Global Practice

     Gaskill also uses Twitter to share information. Currently, 4,227 people follow him @Drfgaskill. But Southeast Psych’s efforts to reach out are not limited to only Asperger’s patients. A central mission of the practice is what they term “Psychology for All.”

     “We believe that psychology can enhance people’s lives,” explains Verhaagen, “that when people gain access to psychology, that they can use it as a tool to make their lives better. And we also understand that therapy is expensive and it isn’t within every family’s financial reach, so our mission became to get psychology to as many people as possible.

     “We had to go beyond what we ordinarily do like testing, consultation and therapy so we started several initiatives. We created a studio in the office to produce a video channel, we started an in-house publishing company and a speaking arm that could get this information out into the community.”

     Today, Southeast Psych Studios produces free and informative videos like “The Dr. G. ‘Aspie’ Show,” “Enhance!”, “The Psych Mom” and the “Mind Matters Learning Channel.” Hero House Publishing produces both non-fiction and fiction books related to enhancing the understanding of psychological issues. And the practice’s Super Speakers holds free talks on a wide range of topics for schools, organizations and the community as a whole.

     “We’ve done over 100 talks to the community this past year,” says Verhaagen. “They’re available to anyone and they’re all free.”

     “Recently, we decided we were going to take a day and offer a free conference,” adds Gaskill. “We had 20 different tracks. Each hour we offered four tracks for the five hour day. Over 200 people showed up.

     “One of the biggest issues in mental health care today is access. We’re trying to be part of the dialogue to address that issue. Through printed material, through videos, through community talks, all of it is to fulfill the mission of getting psychology out to the people.”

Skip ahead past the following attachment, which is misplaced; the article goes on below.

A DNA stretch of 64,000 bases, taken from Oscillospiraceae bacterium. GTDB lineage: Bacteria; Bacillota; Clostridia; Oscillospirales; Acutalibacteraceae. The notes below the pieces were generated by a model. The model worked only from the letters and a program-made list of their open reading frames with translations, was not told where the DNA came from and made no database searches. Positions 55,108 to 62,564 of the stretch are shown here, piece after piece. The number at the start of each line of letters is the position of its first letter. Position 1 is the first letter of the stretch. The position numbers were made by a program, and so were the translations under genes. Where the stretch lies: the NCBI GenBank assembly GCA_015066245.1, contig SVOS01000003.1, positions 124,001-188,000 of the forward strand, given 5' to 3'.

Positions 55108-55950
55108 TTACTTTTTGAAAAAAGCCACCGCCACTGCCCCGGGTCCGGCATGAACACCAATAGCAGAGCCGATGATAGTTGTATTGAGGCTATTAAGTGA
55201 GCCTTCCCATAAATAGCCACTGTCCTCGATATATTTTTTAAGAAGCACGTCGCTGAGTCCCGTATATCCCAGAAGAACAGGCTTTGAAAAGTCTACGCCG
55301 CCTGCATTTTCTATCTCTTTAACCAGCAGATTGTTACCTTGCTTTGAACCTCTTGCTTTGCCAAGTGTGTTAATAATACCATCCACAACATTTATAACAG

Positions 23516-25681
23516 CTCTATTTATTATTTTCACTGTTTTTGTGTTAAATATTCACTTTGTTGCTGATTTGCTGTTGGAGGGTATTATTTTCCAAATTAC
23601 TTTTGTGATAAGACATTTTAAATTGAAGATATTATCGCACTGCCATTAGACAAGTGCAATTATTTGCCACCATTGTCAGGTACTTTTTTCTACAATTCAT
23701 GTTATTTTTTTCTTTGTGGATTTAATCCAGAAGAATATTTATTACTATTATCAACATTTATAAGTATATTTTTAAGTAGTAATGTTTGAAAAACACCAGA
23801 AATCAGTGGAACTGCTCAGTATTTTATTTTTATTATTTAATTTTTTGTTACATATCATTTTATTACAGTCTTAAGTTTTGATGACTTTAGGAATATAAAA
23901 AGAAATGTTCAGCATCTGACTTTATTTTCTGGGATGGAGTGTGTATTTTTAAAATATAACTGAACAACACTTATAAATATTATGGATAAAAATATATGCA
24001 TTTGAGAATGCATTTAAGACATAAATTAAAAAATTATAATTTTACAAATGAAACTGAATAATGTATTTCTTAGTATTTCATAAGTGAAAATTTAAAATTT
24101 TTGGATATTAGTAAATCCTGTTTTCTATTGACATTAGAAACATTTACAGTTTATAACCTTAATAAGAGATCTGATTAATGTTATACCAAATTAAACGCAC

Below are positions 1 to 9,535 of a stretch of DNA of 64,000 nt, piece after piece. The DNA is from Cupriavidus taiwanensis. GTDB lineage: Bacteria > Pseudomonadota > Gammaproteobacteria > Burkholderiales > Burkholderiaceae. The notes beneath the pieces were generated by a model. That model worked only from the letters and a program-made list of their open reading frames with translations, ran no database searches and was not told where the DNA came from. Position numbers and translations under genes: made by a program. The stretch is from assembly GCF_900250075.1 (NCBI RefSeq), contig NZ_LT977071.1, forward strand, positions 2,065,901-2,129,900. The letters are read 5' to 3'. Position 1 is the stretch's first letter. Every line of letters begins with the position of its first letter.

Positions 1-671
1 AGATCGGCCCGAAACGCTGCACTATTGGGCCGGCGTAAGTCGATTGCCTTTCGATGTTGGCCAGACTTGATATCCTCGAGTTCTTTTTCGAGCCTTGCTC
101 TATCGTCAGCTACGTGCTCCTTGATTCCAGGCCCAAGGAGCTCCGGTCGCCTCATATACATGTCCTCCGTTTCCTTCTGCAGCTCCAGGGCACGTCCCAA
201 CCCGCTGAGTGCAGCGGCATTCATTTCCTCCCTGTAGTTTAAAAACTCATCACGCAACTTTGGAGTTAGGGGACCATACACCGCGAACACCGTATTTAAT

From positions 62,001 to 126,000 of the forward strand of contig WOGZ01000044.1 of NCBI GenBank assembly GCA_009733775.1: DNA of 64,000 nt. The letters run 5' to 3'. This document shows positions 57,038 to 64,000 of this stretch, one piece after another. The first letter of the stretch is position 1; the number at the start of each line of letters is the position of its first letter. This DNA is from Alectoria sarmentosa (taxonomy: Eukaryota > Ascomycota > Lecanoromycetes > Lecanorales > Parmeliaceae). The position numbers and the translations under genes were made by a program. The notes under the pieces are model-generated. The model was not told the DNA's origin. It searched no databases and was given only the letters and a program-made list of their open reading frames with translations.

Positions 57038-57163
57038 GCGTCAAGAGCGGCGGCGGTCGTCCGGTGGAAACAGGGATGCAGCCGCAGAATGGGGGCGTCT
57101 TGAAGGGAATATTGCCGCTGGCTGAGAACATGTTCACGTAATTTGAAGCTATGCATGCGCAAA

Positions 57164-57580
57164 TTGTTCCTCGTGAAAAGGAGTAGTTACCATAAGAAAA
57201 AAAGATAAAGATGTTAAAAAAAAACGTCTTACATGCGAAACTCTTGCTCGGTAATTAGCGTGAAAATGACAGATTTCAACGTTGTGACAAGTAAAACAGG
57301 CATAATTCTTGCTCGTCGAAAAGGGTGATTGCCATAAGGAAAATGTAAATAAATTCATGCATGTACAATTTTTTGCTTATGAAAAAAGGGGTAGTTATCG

Verhaagen and Gaskill are also trying to get a message out to other health care professionals. In addition to Gaskill’s “Max Gamer” series and the six books Verhaagen has authored, the two are currently working on a book to guide other health care professionals in creating their own dream practice.

     “It’s a book for people who are in mental health or health care in general who want to create something different and new,” Gaskill says.

     “Our idea is not for others to be like us but to create a mission and value-driven practice,” explains Verhaagen. “Figure out what you’re passionate about and construct that.”

     Along with the “Your Dream Practice” book, the pair has a video on the subject at yourdreampractice.com and also does some consulting with practices interested in this approach around the country.

     Recently, Verhaagen and Gaskill became involved with a unique documentary. The not-for-profit film, “Legend of the Knight,” tells how the resonance of the story of Batman has impacted people, helping them overcome struggles and motivating them to think differently about themselves and their lives.

     Verhaagen and Gaskill were originally contacted for an interview, clips of which are included in the documentary, but ended up signing on as executive producers of the project. The documentary will be aired locally on March 6, 2014, at the EpiCentre.

     In the meantime, they’ll be going through the office storage room. An email from a staff member says it must be done by Friday and specifically mentions needing to clean out the puppets.

     “Not the puppets!” Verhaagen jokes.

     “I guess that means I’ll have to move out my Star Wars commemorative plates,” is Gaskill’s comeback.

 

 

 

Barbara Fagan is a Greater Charlotte Biz freelance writer.